The most important aspect of treatment is rest and fluids. Taking mild pain medication, available without a prescription, can help relieve muscle aches and pains. If you are at high risk for complications (see Risk Factors), then antiviral medications (drugs that fight the virus) may shorten the duration of your symptoms, but they need to be started within 48 hours of the start of the illness. Certain herbs, supplements, and homeopathic remedies may help some of your symptoms and acupuncture may help reduce fever.


Lifestyle
  • Drink a lot of water
  • Rest to restore your energy and avoid complications like pneumonia.
  • Eat a diet rich in fresh fruits and vegetables. These foods provide lots of antioxidants (substances that may help boost your immune system), especially vitamins A and C.
  • Exercise regularly, which may diminish your chances of getting the flu and may improve your response to the vaccine.
  • Minimize your stress and your reaction to stress. Consider yoga, tai chi, or other forms of relaxation on an ongoing basis. Stress can put you at increased risk for viruses like influenza.

Medications
  • Acetaminophen, aspirin, or ibuprofen — for fever reduction and relief of minor aches and pain. Note: aspirin should NEVER be given to children with a viral illness because of the risk of a life-threatening disease called Reye's syndrome which can affect the liver and brain.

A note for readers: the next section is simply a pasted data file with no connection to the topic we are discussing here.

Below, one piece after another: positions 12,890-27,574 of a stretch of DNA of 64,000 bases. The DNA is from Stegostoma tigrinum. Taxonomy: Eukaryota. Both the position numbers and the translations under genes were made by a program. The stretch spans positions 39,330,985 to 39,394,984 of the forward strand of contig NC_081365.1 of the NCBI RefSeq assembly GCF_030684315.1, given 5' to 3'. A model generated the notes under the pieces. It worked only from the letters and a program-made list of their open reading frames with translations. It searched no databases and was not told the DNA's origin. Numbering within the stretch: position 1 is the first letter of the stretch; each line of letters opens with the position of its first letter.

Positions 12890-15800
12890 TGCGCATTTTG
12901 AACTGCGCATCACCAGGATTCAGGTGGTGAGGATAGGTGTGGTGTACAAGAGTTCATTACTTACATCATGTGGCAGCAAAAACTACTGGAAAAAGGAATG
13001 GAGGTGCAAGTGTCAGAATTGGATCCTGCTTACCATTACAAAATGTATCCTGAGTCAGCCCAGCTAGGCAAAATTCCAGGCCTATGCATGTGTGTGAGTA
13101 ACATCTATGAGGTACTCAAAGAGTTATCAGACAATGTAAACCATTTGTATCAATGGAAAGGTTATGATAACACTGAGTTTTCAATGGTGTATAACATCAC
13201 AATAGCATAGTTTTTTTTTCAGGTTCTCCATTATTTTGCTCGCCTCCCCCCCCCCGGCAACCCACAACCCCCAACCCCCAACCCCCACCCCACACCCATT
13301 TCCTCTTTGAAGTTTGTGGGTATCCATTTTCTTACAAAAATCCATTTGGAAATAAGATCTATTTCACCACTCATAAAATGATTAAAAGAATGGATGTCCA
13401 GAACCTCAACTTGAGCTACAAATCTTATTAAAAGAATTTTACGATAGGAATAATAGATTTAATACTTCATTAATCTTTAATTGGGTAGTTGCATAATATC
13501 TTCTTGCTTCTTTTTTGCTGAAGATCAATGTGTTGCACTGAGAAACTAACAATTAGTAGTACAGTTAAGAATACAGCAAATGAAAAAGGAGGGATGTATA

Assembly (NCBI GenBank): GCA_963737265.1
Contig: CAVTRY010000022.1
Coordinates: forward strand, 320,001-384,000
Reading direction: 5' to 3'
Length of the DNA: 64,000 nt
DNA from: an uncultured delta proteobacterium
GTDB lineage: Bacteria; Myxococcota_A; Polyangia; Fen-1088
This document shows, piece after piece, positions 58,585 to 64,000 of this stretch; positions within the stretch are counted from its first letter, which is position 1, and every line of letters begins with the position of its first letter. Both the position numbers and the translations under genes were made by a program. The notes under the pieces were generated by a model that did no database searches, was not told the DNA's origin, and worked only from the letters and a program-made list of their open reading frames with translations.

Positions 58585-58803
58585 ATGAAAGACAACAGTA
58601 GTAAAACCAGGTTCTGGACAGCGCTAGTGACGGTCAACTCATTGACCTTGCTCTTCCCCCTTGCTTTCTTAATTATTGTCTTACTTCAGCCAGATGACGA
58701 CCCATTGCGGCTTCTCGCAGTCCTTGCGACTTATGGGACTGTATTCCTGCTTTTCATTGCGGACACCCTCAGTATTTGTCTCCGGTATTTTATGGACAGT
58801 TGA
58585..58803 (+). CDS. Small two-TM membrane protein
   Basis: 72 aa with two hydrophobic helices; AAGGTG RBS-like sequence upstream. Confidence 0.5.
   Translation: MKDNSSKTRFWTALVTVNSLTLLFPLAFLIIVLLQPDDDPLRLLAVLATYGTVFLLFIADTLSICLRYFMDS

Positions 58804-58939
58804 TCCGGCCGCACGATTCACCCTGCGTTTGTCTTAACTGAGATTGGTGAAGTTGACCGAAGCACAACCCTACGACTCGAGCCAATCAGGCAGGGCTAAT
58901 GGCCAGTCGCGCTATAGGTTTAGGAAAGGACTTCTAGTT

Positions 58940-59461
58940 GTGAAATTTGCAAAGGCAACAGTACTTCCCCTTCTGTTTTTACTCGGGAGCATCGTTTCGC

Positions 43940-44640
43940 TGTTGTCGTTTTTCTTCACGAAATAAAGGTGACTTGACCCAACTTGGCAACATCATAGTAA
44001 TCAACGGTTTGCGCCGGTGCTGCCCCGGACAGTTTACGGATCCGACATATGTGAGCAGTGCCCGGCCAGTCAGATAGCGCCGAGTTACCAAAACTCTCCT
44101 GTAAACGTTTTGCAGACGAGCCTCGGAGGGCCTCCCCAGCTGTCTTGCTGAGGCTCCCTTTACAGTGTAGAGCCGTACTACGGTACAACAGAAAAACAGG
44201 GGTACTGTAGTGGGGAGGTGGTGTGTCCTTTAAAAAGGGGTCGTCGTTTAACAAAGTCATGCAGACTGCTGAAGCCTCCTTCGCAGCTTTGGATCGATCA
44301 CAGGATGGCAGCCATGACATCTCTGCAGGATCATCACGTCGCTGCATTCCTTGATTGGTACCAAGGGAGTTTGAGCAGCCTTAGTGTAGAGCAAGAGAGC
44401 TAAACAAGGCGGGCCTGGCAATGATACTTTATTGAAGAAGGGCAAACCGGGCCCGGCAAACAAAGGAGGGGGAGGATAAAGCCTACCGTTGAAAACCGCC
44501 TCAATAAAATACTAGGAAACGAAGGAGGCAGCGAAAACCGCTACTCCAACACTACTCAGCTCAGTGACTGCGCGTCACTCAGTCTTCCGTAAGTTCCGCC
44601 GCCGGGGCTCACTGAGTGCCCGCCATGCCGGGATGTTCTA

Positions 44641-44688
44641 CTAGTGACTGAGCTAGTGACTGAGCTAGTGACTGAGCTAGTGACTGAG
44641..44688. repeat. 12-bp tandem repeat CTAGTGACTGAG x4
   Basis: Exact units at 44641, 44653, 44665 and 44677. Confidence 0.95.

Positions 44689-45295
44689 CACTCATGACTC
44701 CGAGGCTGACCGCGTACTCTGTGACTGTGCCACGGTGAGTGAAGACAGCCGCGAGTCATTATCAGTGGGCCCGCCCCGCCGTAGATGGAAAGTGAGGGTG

• Antiviral medications—amantidine and rimantadine for prevention and treatment of certain types of flu; zanamivir and oseltamivir to reduce the symptoms and duration of flu

Nutrition and Dietary Supplements

Because supplements may have side effects or interact with medications, they should be taken only under the supervision of a knowledgeable healthcare provider. Be sure to talk to your physician about any supplements you are taking or considering taking.

Lactobacillus acidophilus

Lactobacillus is a probiotic, which means that it is an organism that actually helps fight, rather than cause, infection. Studies have been quite promising in terms of the ability of lactobacillus supplements or lactobacillus in certain milk and yogurt products to help reduce the likelihood of getting a respiratory infection, like the flu, even in children. Talk to your doctor or pediatrician about possibly trying lactobacillus to prevent infections.

Spirulina

Spirulina is widely used to enhance immune function. In support of this popular use are test tube studies that suggest that Spirulina has activity against influenza. Whether this laboratory finding will prove beneficial for people in treating this infection is not yet clear.

Vitamin C

Despite the popular belief that vitamin C can cure a cold and the flu, the scientific evidence supporting this idea is limited. There have been a few studies suggesting that taking large doses of vitamin C supplements at the onset of cold or flu symptoms, or just after exposure to someone with one of these ailments, can shorten the duration of the illness or ward it off altogether. However, the majority of studies, when looked at collectively, lead researchers to conclude that vitamin C does not prevent or treat flu.